Perhaps it is the food stylist in me. I have spent a good hour “casting” prepackaged ham slices at the supermarket. I block rush hour traffic captivated by Subway sandwich ads in the Metro. And worst of all, I have taken an admiration to the compost bin, a deconstructed wink at what is on the table. I pitched the idea to my friend David at Studio B. And behold, a crazy idea transformed into something I find crazy beautiful. It’s the ultimate before and after. Bon app’!
poire / poireaux soup with frizzled leeks and pickled pears
For soup: 3 leeks, trimmed, cleaned, cut into 1/2 inch rounds -1 pear, peeled and cubed – 1 bay leaf 4 tablespoons olive oil – 70 cl vegetable stock – Salt & pepper
For frizzled leeks:1 leek, trimmed, cleaned, and sliced into1 mm strips – 4 tablespoons vegetable oil
For pickled pear: 1 pear, peeled and cut into matchsticks – 1 tablespoon rice vinegar – 1 teaspoon salt 1 teaspoon sugar
1.) Preheat oven to 180°C/350°F. Spread leeks and pear on baking sheet. Add bay leaf, olive oil, salt, and pepper. Mix until all well coated in olive oil. Roast for 40-45 minutes until leeks and pear are golden and tender. Discard bay leaf.
2.) To make pickled pears, in large bowl, mix pears with vinegar, sugar, salt and pepper. Cover with water, adjusting seasoning to taste. Marinate for up to two days.
3.) For frizzled leeks, heat oil in a saucepan over high heat. Fry leeks until crunchy and golden, paying close attention not to overcook. Drain on paper towel.
4.) In a blender, mix roasted vegetables and vegetable stock until smooth, adjusting seasoning to taste. Reheat as necessary. Serve soup with pickled pears and frizzled leaks.
I am happy to announce the launch of my very first book as a food stylist. Or pardon my French, styliste culinaire. Les burgers du Camion qui fume by Kristin Frederick (Tana Editions), revealing the secrets of Paris’ wildly popular burger truck. I can personally attest that all of its 30 burger recipes are delicious, hot or cold. Although I have not craved a burger since we shot the photos early this summer, thumbing through the book has reignited my passion for one of my favorite Yankee doodle pastimes. With beautiful photos and reportage by my friend David Bonnier, it will certainly take the American street food trend into the French home.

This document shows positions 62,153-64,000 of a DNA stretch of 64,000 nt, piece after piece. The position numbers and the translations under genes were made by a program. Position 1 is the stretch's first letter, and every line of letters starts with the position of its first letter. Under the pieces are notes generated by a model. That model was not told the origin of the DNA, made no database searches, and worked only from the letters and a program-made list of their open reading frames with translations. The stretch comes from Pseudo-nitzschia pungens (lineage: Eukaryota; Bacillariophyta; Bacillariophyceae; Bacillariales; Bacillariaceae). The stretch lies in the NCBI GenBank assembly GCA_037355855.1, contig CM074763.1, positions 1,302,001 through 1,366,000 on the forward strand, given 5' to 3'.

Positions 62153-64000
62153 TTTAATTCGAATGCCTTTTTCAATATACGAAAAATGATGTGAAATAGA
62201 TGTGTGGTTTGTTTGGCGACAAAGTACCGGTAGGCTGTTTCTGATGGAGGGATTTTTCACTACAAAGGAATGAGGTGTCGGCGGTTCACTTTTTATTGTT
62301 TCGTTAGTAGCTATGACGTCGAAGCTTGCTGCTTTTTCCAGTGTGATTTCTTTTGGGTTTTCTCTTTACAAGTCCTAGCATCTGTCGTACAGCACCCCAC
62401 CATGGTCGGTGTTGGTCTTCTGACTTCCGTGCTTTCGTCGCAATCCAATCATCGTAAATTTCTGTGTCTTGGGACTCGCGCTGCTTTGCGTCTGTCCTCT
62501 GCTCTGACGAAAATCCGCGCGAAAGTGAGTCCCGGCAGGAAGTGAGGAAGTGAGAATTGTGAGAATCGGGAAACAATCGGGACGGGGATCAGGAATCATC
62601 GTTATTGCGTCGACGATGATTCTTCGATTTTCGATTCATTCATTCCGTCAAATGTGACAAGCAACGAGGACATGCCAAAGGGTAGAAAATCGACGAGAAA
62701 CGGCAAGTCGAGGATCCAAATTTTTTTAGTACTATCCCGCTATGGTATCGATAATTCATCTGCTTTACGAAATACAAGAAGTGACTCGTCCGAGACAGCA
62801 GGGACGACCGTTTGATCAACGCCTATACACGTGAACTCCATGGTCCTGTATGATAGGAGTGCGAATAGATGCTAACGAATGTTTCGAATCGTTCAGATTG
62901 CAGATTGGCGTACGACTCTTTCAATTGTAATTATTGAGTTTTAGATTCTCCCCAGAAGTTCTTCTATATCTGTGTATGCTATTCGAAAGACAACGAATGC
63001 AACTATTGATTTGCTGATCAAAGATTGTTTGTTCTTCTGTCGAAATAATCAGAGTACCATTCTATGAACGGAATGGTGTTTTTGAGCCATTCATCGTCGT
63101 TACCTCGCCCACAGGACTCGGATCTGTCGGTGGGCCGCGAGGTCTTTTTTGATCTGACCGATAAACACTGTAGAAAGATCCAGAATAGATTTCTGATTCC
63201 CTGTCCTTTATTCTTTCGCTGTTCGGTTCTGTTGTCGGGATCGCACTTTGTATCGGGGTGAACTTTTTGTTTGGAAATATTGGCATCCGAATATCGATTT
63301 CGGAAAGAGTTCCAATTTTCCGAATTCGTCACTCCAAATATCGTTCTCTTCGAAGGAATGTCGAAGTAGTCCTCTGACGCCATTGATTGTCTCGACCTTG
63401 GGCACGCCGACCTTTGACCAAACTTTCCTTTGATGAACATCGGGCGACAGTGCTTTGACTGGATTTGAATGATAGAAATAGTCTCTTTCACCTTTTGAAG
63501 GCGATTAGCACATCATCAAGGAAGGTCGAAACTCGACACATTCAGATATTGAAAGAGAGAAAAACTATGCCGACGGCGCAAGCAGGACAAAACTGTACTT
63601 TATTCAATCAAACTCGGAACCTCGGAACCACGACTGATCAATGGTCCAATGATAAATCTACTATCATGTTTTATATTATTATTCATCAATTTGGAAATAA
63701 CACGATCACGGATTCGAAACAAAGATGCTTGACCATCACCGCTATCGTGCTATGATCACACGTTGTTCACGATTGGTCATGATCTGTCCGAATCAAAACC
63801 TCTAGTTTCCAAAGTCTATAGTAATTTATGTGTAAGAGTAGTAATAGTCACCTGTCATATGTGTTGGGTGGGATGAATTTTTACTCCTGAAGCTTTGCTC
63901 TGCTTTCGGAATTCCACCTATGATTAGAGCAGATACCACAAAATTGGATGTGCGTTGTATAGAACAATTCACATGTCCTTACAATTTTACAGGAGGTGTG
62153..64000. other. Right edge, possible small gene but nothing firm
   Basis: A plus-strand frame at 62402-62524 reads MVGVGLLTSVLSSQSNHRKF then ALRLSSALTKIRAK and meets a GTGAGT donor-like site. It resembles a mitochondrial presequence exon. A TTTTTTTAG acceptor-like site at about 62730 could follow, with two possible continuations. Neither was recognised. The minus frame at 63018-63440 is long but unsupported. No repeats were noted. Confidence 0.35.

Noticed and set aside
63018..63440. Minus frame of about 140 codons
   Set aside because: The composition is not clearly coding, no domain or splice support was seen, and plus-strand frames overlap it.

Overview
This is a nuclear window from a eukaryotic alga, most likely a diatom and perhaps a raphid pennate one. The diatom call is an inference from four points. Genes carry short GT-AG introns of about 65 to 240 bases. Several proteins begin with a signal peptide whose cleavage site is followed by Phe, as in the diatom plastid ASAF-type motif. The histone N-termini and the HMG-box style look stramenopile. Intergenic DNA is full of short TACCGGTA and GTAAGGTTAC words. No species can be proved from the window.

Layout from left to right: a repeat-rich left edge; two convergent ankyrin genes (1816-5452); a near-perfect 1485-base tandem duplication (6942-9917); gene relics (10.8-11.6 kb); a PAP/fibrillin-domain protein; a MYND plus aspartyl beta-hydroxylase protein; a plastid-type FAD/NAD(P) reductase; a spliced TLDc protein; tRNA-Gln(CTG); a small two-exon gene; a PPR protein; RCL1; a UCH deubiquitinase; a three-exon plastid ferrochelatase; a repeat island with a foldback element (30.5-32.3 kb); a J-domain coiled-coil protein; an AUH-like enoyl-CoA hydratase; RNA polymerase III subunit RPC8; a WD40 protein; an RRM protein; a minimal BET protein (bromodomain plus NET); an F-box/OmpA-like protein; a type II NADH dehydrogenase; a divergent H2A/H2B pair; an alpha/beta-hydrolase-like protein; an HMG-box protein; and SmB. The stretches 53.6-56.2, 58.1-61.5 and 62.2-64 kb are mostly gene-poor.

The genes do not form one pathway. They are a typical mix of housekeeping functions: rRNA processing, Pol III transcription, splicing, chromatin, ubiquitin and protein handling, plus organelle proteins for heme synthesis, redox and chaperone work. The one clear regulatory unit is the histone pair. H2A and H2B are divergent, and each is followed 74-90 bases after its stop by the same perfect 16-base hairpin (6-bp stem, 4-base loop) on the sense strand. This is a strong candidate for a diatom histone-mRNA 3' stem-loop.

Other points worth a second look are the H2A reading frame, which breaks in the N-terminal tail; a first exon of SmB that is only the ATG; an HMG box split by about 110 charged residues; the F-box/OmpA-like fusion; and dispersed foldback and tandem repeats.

Sorry friends, this one is in French. But luckily food porn needs no translation.
Paris is a dead end in August. And we are the resident zombies roaming the streets for cheap thrills and a decent brioche. The Puritan inside of me was happy to return from vacation to reality. If the early bird gets the worm, I would be an organized, self-promotion machine by the time la rentree rolls around in two weeks. Unfortunately, dipping my toes into Breaking Bad and Pinterest has put a crashing hault to the other things on my professional development to-do list.
Luckily, I’ve been able to squeeze in a few faux ice cream tests between Walter White and the personification of my food geekery. Mon mari has been taking the photos for me. However, he could never be a food photographer because he is too emotionally attached to food. “Are you sure you want to do that?” he interrogated as I scooped a butter ball of faux glace onto a perfectly edible apple tarte. In food photography, most everything gets either contaminated or thrown out at the end of the day. It is a pity, but I have come to the painful realization that as a food stylist, it is not my responsibility to turn 5 pounds of fake ice cream into a pound cake. But rest assured, no Magnum bars were harmed in the making of this smiley.
Nevertheless, I need your help. Do know of anything for a zombie or two to do in Paris this time of year?